Brian Viner: Methuselah of the meadows

Related Topics

Moving to the countryside helps people live longer, according to figures released this week by the Office for National Statistics, although I can't help feeling that as someone who moved from London to Herefordshire in 2002, and therefore fits the research profile perfectly, I am making myself a hostage to bucolic fortune by writing this column.

If, before my 50th birthday, I should be stamped to death by a rampaging bullock, or mown down by a runaway combine harvester, then I intend, as an act of eternal revenge, to haunt the Office for National Statistics (conveniently just an hour away by train, in Newport, south Wales) with a ghostly scythe. And, come to think of it, if longevity is such a sure thing out here among the cowpats, then why is the Grim Reaper a yokel?

Nevertheless, it's true, apparently. Men in rural areas on average live until 78, two years longer than their urban counterparts, while women in the countryside can expect to see 82 candles on their birthday cakes (and, moreover, will still have the puff to blow them out, what with there being so much less pollution). That's almost 18 months more breathing than women in the city. Poor people, too, fare better in the country, where their life expectancy is almost three years closer to that of better-off folk than it is in the cities.

This is not, it has to be said, the most startling set of findings. If fresh research were put before us to show a strong likelihood that Pope Benedict XVI is, in fact, Catholic, it would not be very much less surprising than the news that rural life is, in general, better for the health than urban life. Is it, though, better for the soul?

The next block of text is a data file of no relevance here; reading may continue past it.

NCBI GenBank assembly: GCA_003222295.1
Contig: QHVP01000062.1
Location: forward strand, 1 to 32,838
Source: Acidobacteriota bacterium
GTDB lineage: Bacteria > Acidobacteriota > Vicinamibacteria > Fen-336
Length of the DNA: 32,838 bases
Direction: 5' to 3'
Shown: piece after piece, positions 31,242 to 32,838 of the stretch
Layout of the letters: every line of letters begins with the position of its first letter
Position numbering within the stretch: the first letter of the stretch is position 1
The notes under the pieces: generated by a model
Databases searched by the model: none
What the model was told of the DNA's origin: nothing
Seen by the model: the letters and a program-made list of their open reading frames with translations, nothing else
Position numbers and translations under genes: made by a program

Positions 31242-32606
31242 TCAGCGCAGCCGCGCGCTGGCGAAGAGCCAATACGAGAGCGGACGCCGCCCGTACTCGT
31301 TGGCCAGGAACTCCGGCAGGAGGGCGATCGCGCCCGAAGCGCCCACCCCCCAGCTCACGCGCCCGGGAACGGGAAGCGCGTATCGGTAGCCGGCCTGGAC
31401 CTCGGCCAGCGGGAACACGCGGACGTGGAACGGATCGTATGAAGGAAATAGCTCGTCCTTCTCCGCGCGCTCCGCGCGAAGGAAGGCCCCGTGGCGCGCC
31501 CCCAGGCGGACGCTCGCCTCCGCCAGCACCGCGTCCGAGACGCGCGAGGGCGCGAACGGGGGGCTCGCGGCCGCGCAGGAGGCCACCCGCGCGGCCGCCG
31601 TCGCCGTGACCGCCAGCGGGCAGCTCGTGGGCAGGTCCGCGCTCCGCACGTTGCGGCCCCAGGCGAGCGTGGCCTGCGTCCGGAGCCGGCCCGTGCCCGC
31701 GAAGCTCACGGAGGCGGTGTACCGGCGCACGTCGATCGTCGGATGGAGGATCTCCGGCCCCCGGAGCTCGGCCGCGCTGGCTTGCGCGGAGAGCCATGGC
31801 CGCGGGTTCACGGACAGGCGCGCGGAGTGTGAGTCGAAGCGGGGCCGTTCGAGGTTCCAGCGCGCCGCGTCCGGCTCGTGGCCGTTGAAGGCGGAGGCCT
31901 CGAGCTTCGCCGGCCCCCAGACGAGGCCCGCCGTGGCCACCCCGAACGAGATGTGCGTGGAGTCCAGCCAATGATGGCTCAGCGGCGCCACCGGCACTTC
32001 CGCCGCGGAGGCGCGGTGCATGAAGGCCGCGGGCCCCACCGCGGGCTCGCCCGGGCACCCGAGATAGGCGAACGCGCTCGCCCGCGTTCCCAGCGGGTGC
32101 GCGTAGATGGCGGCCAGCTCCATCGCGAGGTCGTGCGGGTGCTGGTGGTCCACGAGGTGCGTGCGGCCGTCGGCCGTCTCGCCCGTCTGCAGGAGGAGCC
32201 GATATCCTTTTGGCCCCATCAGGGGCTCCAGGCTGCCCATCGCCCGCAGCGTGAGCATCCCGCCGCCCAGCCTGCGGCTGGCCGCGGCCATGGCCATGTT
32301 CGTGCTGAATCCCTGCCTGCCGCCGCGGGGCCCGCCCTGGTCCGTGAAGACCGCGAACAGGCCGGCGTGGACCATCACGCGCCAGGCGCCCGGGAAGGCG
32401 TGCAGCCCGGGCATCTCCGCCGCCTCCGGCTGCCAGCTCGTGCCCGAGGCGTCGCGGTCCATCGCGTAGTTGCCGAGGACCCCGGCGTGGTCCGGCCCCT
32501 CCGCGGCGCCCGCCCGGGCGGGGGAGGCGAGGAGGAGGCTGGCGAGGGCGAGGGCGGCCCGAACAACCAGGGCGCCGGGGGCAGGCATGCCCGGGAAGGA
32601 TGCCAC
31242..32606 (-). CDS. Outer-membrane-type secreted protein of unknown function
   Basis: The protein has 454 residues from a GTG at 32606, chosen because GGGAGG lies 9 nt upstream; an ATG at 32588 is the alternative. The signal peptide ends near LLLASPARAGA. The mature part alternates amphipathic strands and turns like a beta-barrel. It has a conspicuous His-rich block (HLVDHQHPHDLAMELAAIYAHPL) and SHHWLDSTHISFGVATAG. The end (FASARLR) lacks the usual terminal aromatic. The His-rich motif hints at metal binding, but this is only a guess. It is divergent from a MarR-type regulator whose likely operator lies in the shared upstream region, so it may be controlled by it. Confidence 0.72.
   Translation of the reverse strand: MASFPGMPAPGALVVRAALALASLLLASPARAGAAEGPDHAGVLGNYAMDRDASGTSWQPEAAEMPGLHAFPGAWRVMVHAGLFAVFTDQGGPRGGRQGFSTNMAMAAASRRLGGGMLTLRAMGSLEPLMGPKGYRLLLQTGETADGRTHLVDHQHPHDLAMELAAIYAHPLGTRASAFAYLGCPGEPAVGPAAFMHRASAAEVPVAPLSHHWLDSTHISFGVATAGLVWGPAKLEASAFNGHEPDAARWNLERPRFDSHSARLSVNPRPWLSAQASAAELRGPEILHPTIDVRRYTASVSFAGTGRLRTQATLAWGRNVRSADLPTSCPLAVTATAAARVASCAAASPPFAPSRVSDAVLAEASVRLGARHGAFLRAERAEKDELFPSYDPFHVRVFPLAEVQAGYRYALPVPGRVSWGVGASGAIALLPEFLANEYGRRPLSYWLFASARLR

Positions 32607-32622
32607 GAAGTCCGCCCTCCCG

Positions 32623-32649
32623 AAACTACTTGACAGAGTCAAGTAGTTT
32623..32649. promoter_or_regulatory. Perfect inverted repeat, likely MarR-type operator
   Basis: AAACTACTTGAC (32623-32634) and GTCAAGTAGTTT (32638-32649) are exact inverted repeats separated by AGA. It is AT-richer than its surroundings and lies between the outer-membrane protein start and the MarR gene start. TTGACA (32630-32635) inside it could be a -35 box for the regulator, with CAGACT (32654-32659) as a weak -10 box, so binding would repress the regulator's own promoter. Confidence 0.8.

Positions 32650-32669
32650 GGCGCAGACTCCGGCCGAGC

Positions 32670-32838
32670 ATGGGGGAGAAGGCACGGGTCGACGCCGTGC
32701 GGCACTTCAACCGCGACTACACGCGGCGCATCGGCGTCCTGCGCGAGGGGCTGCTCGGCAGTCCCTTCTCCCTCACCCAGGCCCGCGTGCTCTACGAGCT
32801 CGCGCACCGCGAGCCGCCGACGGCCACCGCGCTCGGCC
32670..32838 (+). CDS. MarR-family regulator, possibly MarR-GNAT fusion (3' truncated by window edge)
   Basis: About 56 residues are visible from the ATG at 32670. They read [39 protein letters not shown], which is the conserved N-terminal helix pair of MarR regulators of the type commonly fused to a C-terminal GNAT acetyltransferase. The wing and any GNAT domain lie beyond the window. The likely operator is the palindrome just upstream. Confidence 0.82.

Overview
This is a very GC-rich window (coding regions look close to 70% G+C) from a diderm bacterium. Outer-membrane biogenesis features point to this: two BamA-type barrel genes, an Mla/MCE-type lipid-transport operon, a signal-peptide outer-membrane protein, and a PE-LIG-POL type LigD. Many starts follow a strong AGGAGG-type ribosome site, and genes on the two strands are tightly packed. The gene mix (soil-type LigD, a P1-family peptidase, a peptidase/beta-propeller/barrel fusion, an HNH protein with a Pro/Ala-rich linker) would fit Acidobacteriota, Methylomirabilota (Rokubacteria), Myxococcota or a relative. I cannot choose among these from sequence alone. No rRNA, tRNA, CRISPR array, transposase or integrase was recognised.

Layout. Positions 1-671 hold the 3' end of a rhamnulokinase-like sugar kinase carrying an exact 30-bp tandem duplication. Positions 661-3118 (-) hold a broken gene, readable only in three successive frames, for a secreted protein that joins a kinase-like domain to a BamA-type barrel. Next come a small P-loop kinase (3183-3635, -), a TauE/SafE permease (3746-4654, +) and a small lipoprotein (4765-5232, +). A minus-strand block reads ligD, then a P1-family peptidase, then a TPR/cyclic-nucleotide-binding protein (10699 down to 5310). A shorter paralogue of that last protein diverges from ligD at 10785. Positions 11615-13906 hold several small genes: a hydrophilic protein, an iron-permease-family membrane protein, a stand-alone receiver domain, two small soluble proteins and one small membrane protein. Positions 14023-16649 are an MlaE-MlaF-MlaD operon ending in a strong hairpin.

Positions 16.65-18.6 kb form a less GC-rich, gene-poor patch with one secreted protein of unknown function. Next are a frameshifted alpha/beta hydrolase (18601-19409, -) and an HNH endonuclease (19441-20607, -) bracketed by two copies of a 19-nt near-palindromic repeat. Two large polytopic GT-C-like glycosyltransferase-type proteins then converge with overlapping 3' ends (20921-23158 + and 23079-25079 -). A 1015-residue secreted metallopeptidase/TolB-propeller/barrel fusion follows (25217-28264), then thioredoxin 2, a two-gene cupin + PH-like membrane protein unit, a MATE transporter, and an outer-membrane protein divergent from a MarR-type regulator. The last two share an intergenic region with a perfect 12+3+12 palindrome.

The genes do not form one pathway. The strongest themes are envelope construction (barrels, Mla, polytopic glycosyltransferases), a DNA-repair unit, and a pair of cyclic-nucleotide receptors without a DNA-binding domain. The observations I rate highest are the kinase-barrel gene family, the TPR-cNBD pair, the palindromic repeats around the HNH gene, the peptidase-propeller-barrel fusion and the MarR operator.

Living in the country might offer more quantity, but does it yield more quality? That is a debate which will rage on and, very broadly speaking, you take your side of the fence according to which matters more: the proximity of fields and woods, or the proximity of a skinny soya decaff latte outlet. Speaking of which, on a recent visit to the city, my wife went for a coffee with one of her most metropolitan friends, a BBC television presenter, who on taking a sip frowned and said, "This can't be what I ordered, it tastes too nice." But that's another story.

As for this story, there is plenty of anecdotal evidence to confound the stats. My own mother, who lives in London, is in rude health at the age of 85, and I dare say would not be nearly so spry if she didn't spend so much of her time going to concerts and galleries. She would probably wither both intellectually and physically if she lived in the country. On the other hand, she wouldn't want for contemporaries.